Noah whose favourite superhero was Superman is an 'inspiration' to his parents who are in awe of his upbeat attitude

Noah whose favourite superhero was Superman is an ‘inspiration’ to his parents who are in awe of his upbeat attitude

Noah was a healthy, happy baby, but doctors spotted a tiny birthmark on his back which doctors said would shrink as he grew older.

Claire says: ‘I had a similar mark on my face when I was born so I wasn’t at all worried.’

But in time the mark grew bigger. Claire added: ‘The doctors still insisted they thought it was harmless even though by now it was really big, almost like a handle on his back.’

Noah had more tests which found a tumour beneath the birthmark, wrapped around his spine and kidneys.

Noah's family took him to Disneyland Paris and where his parents bought a Peter Pan costume before doctors revealed his illness was terminal

Noah’s family took him to Disneyland Paris and where his parents bought a Peter Pan costume before doctors revealed his illness was terminal

Noah underwent further chemotherapy after the discovery of his brain tumour but in January this year doctors announced there was 'nothing more they could do'

Noah underwent further chemotherapy after the discovery of his brain tumour but in January this year doctors announced there was ‘nothing more they could do’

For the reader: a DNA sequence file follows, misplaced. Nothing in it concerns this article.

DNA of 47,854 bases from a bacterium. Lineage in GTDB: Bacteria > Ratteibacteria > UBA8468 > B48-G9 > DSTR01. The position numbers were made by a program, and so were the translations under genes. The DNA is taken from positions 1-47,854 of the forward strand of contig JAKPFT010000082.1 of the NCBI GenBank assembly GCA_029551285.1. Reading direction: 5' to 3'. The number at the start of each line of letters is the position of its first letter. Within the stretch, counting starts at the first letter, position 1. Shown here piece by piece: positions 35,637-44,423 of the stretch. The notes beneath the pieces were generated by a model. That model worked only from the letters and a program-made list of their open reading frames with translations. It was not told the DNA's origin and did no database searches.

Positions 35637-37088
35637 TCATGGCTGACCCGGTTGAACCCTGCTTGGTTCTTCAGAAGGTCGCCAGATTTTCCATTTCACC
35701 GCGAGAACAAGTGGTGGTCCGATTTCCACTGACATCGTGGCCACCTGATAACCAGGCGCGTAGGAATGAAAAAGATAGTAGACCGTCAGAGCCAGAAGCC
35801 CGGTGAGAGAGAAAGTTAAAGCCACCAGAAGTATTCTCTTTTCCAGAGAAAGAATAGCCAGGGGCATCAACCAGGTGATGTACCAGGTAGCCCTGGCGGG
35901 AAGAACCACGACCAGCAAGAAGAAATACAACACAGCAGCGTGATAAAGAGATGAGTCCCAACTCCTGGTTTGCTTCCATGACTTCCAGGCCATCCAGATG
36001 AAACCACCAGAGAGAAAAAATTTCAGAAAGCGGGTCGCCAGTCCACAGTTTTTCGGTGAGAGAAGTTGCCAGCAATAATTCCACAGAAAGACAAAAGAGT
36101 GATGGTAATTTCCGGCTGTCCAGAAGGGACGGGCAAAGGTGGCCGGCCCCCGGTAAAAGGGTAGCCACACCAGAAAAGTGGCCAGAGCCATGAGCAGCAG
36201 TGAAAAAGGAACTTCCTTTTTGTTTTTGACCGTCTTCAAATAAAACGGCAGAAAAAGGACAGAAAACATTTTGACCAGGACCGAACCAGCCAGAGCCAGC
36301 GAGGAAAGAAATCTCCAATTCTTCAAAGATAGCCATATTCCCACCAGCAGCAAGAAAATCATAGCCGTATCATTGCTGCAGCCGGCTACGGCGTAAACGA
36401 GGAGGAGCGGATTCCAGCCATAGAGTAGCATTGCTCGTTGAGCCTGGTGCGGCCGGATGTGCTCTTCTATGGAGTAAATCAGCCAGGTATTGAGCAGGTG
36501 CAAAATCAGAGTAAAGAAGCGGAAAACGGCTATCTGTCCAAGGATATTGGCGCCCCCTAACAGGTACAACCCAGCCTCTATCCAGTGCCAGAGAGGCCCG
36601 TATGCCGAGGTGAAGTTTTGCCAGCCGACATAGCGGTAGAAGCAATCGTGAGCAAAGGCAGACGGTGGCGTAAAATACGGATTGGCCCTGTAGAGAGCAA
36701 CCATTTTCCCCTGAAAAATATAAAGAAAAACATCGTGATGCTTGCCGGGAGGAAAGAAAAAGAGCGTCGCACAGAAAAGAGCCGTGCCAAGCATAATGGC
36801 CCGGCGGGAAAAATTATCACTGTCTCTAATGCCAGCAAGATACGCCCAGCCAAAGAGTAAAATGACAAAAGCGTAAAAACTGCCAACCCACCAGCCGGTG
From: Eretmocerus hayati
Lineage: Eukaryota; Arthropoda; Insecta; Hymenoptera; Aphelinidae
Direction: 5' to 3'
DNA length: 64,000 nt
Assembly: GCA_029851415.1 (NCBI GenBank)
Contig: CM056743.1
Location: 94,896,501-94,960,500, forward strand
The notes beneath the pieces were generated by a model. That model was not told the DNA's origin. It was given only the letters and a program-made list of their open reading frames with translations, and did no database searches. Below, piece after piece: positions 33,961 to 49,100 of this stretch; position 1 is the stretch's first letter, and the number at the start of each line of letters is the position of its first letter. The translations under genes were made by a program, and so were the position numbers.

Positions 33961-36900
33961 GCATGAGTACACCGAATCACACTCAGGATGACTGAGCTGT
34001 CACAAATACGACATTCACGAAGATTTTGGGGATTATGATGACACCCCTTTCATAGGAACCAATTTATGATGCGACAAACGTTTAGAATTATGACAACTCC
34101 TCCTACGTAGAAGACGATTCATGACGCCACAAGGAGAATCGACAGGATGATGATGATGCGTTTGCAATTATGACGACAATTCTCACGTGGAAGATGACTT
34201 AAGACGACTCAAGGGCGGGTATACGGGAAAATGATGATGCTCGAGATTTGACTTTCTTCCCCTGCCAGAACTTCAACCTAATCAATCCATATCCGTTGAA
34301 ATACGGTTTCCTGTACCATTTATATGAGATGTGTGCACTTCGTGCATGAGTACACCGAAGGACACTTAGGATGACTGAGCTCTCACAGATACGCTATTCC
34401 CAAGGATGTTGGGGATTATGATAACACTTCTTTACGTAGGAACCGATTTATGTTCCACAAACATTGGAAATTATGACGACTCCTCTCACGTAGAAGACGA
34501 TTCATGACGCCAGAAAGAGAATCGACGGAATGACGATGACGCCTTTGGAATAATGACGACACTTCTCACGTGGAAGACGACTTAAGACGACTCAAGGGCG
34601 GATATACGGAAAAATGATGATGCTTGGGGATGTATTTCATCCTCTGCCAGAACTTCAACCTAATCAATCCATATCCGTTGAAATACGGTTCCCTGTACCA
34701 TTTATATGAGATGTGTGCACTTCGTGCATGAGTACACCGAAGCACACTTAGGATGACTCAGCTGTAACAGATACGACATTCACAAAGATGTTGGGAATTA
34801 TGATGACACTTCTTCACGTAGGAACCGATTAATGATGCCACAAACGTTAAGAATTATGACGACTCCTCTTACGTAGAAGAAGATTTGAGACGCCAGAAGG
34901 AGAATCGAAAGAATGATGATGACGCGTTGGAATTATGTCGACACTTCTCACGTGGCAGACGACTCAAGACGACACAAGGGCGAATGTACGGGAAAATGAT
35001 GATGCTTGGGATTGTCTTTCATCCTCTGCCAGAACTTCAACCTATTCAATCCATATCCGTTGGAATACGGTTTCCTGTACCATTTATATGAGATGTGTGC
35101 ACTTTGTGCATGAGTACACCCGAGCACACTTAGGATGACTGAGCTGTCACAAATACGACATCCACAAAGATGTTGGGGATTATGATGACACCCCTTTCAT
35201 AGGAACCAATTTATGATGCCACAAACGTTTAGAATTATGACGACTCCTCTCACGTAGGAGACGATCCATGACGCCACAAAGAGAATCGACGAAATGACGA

Noah wore superhero outfits including Batman to face each treatment he was given for cancer

Noah enjoyed battles with the nurses whilst dressed in his costumes

Doctors discovered another brain tumour in 2017 just after he began primary school 

WHAT ARE ALVEOLAR RHABDOMYOSARCOMAS? 

 Sarcomas are rare types of cancer that develop in the supporting or connective tissues of the body.

Soft tissue sarcomas can develop in muscle, fat, blood vessels, or any of the other tissues that support, surround and protect the organs of the body.

About 3,300 new cases are diagnosed each year in the UK.

Rhabdomyosarcomas grow in the active muscles of the body.

The most common places for them to be found are the head, neck, bladder, vagina, arms, legs and trunk of the body.

Alveolar rhabdomyosarcomas tend to occur in older children and adolescents.

It is usually treated with chemotherapy, along with surgery or radiotherapy – but it’s unknown what causes it.

Most rhabdomyosarcomas are diagnosed after a person develops symptoms. These may include:

 Source: Macmillan Cancer Support

He was diagnosed with a rare form of cancer, Rhabdomyosarcoma.

Claire says: ‘We were devastated. Noah was just 16 months old and he was fit and healthy and absolutely lovely. I couldn’t take it in.

‘The doctors explained that Noah’s original birthmark was not connected to the cancerous growth which had replaced it. It was a terrible co-incidence.’

Noah began urgent chemotherapy which made him sick and weak.

Claire explained: ‘Noah took it all in his stride. He loved hospitals. He would wake each morning and say: “Can we go to hospital today?”